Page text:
A group of researchers from Imperial College London is studying how malaria is transmitted, which requires mosquito test subjects to be infected with Plasmodium gametocytes – the blood stage parasites that actually cause malaria. In a Standard Membrane Feeding Assay (SMFA) test, an artificial membrane feeding apparatus, which simulates the host’s skin and body temperature, is used to get the mosquitoes to eat reconstituted blood containing the gametocytes. These feeders warm infected blood using glass chambers or electric heating elements, both of which are hard to acquire and expensive to boot.
The team recently published a paper, titled “An inexpensive open source 3D-printed membrane feeder for human malaria transmission studies,” that presents their creation and testing of an inexpensive, 3D printed membrane feeder.
“Presented here is a simple two-piece water-jacketed membrane feeder designed to hold a volume of 500 µl,” the paper reads. “Using the files presented here, the feeder can be 3D-printed directly and inexpensively by stereolithography by any equipped lab or commercial 3D-printing provider. Alternatively, by using a CAD package the size of the feeder can be up- or downscaled to hold more or less volume respectively.”
The researchers created the two-part membrane feeder design using the free, open source CAD modeling program Art of Illusion, then had Shapeways 3D print the parts out USP VI medical-grade “Fine Detail Plastic” acrylic resin (VisiJet M3 Crystal). Then, they conducted three independent SMFAs, using the Plasmodium falciparum laboratory strain NF54, in order to compare the performance of their 3D printed membrane feeder to that of a commercial glass feeder.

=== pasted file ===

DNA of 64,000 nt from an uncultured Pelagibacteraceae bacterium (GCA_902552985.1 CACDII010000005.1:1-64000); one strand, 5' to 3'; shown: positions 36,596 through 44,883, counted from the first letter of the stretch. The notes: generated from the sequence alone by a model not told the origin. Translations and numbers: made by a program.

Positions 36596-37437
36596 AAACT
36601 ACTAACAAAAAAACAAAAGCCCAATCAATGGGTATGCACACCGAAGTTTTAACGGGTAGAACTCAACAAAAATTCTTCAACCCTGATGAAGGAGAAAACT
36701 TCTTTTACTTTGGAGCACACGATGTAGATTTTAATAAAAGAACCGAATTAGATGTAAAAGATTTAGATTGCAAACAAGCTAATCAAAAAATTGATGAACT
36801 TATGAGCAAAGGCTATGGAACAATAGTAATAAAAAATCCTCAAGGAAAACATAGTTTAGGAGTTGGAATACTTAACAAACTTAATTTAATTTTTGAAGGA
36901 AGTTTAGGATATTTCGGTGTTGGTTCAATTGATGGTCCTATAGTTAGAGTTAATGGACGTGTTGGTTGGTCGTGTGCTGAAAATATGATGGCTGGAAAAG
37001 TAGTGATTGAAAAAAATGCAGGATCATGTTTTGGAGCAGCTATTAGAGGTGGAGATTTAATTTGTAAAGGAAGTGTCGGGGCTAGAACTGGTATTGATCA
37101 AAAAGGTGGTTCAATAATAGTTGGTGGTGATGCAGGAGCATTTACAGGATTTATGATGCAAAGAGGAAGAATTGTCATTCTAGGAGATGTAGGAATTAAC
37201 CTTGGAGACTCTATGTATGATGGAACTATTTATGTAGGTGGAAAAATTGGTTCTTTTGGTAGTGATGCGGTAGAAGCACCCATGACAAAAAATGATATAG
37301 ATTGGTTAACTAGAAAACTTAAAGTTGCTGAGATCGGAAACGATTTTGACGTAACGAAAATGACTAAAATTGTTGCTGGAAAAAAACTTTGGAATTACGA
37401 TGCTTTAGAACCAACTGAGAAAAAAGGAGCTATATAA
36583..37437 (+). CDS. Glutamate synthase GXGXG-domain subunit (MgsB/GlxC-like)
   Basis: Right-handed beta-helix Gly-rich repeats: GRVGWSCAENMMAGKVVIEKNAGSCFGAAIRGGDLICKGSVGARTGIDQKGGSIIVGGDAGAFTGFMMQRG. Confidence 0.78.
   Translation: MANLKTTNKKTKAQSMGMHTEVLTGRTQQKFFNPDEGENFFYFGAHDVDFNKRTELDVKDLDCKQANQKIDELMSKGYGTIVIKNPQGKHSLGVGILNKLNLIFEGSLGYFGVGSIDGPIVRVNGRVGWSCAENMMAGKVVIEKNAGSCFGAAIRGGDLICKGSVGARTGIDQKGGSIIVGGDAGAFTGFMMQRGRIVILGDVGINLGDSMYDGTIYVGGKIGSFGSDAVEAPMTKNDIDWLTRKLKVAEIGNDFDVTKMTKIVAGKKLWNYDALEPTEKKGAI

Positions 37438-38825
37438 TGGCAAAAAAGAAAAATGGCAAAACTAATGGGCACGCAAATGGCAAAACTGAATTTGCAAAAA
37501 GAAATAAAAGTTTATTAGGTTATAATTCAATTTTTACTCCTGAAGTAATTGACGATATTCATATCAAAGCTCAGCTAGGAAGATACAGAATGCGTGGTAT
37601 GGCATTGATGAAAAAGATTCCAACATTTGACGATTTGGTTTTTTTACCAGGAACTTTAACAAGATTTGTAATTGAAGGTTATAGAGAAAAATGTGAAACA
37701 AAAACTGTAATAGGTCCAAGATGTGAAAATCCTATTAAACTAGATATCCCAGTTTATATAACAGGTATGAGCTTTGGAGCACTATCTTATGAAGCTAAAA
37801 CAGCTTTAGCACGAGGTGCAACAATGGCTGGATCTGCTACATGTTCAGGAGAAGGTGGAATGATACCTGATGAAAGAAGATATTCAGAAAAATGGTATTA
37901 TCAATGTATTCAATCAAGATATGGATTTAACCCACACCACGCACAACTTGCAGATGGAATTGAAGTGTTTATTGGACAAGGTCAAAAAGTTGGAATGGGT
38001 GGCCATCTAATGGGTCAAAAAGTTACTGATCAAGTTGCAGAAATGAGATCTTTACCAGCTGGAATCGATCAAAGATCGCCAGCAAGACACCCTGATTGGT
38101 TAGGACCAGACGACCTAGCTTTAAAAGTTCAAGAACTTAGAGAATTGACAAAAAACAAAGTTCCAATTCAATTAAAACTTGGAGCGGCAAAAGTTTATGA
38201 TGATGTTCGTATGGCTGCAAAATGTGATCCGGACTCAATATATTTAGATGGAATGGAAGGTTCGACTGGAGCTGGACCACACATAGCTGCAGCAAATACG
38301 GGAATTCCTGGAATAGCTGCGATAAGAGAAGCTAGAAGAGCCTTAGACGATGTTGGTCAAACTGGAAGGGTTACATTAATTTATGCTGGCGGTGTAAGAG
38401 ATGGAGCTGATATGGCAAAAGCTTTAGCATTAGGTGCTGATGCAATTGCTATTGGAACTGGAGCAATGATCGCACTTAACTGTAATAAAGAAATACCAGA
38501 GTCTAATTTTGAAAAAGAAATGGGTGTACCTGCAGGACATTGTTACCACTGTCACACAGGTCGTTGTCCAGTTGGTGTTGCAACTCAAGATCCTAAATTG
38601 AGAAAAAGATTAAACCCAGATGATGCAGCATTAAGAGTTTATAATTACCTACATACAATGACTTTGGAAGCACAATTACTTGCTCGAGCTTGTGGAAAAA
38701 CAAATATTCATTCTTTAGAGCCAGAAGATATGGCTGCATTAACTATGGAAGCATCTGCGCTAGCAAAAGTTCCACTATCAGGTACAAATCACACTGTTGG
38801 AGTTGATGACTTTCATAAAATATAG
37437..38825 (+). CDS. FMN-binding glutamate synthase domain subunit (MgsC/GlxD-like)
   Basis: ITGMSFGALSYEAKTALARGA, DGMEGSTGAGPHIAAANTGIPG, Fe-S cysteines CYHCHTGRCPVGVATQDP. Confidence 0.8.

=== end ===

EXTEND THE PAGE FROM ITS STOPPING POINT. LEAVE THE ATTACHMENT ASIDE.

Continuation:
According to the study, “Exflagellation rates as well as oocyst counts indicate that there is no significant difference between the two, within the statistical power given by triplicate SMFAs used as standard by the research community.”
The researchers believe that by making the design files for their 3D printed membrane feeder open source, more laboratories will be able to perform these SMFAs, and can even customize the design if necessary.
“The 3D-printed feeder design enables researchers to inexpensively produce their own SMFA feeders as an alternative to expensive and fragile glass feeders that require specialist manufacturing,” the study concludes. “This new 3D-printed feeder can be used in a wide range of applications in addition to standard SMFAs, as it is not limited to the species used here. Application might include the assessment of vector competence for malaria, the epidemiological assessment of the infectious reservoir for malaria, clinical drug trials, and transmission-blocking studies.”
Co-authors of the paper include Kathrin Witmer, Ellie Sherrard-Smith, Ursula Straschil, Mark Tunnicliff, Jake Baum, and Michael Delves. The design files for the 3D printable membrane feeder can be found in the paper.
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